I think it would behoove Charlie Hatchett to take Fossiltrader up on his offer. Of course Australian archaeologists, like all of us, have their biases, but keep in mind that the Aussies are familiar with very old artifact material that would escape the notice of, or simply be rejected by, archaeologists here. What is there to loose? (Of course there must be assurance that the material would be returned, all at Charlie's expense - no big deal.) If the material is rejected as natural, and a detailed explanation of this assessment is provided, the appropriate course of action would be to submit the material to geologists, petrologists, and possibly forensic scientists for an assessment of whether or not the stones are likely to have acquired their current forms by entirely natural processes. In my own project, I have shown my material to anyone willing to take a look, and have learned a lot from this. In a pleasantly surprising number of cases, the assessments by actual physical scientists have conclusively refuted the archaeologists' assertions, often quite amusingly. This was the case, for example, with the small quartz sandstone shown at http://www.daysknob.com/H05.htm It was summarily rejected by archaeologists as a naturally worn pebble, but a doctorate-level petrologist and geology professor (and subsequently another geology prof) identified very good evidence of artificial modification. This enabled me to publish a short article on it (discretely dealing only with the technical details) in the respected and very mainstream Ohio Archaeologist magazine. Shying away from showing putative artifact material to any professionals serves only to damage one's credibility. (And by the way, having a university degree in a relevant field is not conclusive evidence of incompetence.)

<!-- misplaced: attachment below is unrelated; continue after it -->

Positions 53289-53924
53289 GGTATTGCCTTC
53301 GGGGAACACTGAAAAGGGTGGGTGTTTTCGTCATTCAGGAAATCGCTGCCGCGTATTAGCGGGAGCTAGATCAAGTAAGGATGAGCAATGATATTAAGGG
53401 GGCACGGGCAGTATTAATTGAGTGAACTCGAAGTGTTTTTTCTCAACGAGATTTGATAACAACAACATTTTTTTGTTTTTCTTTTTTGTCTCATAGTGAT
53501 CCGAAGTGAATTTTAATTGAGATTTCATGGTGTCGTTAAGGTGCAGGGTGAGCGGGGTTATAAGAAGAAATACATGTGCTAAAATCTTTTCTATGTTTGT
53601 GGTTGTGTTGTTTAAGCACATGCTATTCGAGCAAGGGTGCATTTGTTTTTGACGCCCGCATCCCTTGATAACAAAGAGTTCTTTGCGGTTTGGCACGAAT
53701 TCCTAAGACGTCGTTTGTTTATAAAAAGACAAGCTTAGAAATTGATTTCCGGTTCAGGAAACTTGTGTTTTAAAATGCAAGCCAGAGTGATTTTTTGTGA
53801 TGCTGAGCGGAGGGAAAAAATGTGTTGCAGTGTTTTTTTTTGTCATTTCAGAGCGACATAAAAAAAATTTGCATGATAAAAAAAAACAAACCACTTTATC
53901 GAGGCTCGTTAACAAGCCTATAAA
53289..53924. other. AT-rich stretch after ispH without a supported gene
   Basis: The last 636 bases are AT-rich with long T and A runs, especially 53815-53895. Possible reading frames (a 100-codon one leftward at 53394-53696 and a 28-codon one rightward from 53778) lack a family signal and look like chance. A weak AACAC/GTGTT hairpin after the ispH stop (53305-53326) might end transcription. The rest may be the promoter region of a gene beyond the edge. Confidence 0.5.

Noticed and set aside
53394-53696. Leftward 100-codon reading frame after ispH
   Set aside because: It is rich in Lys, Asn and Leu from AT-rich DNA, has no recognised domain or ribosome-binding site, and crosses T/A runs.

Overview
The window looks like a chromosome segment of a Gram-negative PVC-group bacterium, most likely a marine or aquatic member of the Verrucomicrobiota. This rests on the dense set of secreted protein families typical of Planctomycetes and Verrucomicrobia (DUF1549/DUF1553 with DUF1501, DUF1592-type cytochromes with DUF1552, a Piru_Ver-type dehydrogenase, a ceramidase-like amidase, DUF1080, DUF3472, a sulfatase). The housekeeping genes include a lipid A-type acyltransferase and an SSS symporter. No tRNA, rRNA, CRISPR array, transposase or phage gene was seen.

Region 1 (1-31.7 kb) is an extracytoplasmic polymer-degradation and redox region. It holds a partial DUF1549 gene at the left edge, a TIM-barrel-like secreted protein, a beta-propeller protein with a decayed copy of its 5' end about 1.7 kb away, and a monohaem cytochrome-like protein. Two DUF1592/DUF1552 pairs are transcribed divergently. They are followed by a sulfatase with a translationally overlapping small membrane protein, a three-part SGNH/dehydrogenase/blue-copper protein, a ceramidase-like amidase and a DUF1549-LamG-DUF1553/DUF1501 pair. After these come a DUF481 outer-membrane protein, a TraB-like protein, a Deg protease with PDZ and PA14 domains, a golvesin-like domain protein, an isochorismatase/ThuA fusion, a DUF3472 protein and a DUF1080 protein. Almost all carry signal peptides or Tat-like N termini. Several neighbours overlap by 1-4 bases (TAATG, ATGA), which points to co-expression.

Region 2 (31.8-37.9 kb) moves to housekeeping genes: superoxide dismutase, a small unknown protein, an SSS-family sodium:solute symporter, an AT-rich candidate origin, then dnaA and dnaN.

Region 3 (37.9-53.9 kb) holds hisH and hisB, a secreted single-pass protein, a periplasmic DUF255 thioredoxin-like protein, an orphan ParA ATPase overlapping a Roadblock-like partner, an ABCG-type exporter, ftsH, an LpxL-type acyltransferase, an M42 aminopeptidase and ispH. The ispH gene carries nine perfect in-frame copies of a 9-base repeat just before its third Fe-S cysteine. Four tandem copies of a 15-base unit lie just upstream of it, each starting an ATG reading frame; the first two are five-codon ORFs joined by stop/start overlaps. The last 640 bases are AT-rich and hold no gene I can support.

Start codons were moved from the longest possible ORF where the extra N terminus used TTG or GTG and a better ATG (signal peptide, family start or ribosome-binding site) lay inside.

As for my own impressions of Charlie's finds, I would bet that at least some of his putatively "pre-Clovis" material is indeed artificial, based on its morphology (often rudimentarily zoomorphic) that corresponds closely to that of artifacts from professionally investigated sites yielding Clovis and likely older artifact material. His finds, are, after all, from very close to Gault and Wilson-Leonard, which yield artifacts in huge quantity of "Clovis" age, and some apparently older. This stuff is actually quite common throughout North America, and it's just a matter of being madly daring enough to dig below what is popularly recognized (duh...). Of course Charlie's overwhelming deluge of seemingly random rock photos all over the internet seriously degrades the signal-to-noise ratio, causing most people to simply ignore the stuff, but one should take a close look at some of the more compelling pieces shown. I need to go back through this (winter project) and add a few pieces to my own web page showing his finds.